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Saturday, May 21, 2005

Hacked credit card numbers on-line

Hacked credit card numbers

Hackers are finding ways to use search engines and chatrooms to turn up credit card numbers, owners' addresses and online transactions

By Ho Ka Wei , Straits Times 30 Jul 2003

SEARCH engines can give a Web user more information than he needs.

With certain keywords, queries could throw up volumes on online transactions, credit card numbers, orders and customer addresses.

To prove this point, Mr Ravi Kiran Raju Yerra, principal consultant of Network Security Solutions in India - who spoke about online credit card fraud at the Information Security World Asia conference here recently - showed data he retrieved from the Web.

He said search engines should be fine-tuned so that they do not seek out such strings, or search keywords.

Mr Ravi, a certified 'ethical hacker' - one who is tasked by an organisation to test its network's vulnerability by penetrating it - managed to access the valuable information from a client he was working for.

He made the point to drive home to online businesses that they need to be more aware of gaps in security that can be exploited by hackers.

But while drawing credit card information from some merchant websites can be done through a simple online search at times - and only by very sophisticated hackers - Mr Ravi said it is generally difficult to get information because credit card companies do have hardy systems.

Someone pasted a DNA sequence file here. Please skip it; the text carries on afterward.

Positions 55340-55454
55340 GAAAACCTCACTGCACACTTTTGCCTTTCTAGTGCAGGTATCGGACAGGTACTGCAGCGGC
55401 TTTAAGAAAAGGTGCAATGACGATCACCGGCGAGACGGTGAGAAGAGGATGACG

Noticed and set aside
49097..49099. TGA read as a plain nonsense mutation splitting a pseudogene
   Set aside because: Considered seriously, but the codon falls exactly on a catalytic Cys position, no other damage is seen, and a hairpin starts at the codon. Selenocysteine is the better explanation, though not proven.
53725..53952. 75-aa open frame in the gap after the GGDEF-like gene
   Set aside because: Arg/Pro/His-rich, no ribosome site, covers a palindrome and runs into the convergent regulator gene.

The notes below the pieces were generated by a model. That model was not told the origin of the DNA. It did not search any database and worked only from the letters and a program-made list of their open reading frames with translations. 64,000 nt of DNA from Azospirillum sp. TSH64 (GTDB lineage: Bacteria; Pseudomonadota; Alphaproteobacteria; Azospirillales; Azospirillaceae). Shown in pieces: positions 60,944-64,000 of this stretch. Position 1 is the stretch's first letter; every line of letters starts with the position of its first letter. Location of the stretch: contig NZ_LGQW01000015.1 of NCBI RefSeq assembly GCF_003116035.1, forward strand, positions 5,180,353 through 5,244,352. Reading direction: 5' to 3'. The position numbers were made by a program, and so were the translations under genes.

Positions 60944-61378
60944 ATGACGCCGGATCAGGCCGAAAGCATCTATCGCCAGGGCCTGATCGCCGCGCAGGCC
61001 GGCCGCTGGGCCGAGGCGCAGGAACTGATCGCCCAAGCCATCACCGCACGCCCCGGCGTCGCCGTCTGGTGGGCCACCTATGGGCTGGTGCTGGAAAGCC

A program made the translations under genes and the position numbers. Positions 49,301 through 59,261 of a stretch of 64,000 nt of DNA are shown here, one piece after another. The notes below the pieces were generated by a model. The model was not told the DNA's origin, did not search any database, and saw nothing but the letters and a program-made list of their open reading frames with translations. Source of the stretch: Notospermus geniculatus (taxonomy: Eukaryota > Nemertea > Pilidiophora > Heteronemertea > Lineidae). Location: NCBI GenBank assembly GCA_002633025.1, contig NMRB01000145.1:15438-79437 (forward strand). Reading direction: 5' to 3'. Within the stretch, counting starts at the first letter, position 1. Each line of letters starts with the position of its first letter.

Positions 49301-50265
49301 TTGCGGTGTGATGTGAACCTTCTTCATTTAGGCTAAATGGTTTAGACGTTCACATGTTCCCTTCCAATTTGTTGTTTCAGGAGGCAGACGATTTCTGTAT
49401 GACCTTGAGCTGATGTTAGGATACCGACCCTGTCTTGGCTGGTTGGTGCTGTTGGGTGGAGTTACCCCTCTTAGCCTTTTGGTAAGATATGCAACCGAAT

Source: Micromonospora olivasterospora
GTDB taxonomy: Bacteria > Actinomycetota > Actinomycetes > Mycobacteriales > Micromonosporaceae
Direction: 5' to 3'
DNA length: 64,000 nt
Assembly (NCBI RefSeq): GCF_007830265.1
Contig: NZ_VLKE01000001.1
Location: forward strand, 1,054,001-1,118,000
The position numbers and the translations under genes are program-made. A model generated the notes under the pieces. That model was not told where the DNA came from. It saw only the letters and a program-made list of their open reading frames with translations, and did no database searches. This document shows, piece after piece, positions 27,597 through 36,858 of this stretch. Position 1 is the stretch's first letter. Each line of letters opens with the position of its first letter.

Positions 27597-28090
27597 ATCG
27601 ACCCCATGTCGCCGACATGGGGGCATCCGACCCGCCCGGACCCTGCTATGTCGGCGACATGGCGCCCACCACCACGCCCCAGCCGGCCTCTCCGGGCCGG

For instance, he said the toughest system he has had to crack so far was a card company's system - it took him 180 days of continuous research to break into.

But the crooks are getting more sophisticated, he cautioned.

According to a report this month by the Honeynet Project, a grouping of online security experts, the Internet Relay Chat (IRC) now plays an instrumental role in online credit card fraud.

The Honeynet Project studies the behaviour of malicious hackers, by setting up easy-to-infiltrate systems in order to identify intrusion methods.

IRC channels have always been fertile ground for illicit activities, but 'carders' - people who crack into such databases - have grown sophisticated and are using programs from IRC channels to sniff out vital information, according to the report.

Mr Ravi explained that these programs are linked to the merchant sites that facilitate transactions between the online store and the bank.

In other words, they open a gateway to a repository of information.

'Stop such channels in IRC servers or keep a close watch on such channels,' said Mr Ravi, who also researches credit card fraud and prevention at the Centre for Information and Network Security at the University of Pune in India.

He called for more counter-measures against online fraud to identify the new technologies being used by hackers.

According to him, most online credit card fraud happens in South-east Asia, Eastern Europe and Russia.

'But attacks happen wherever hackers find a weak link in the system,' he added.


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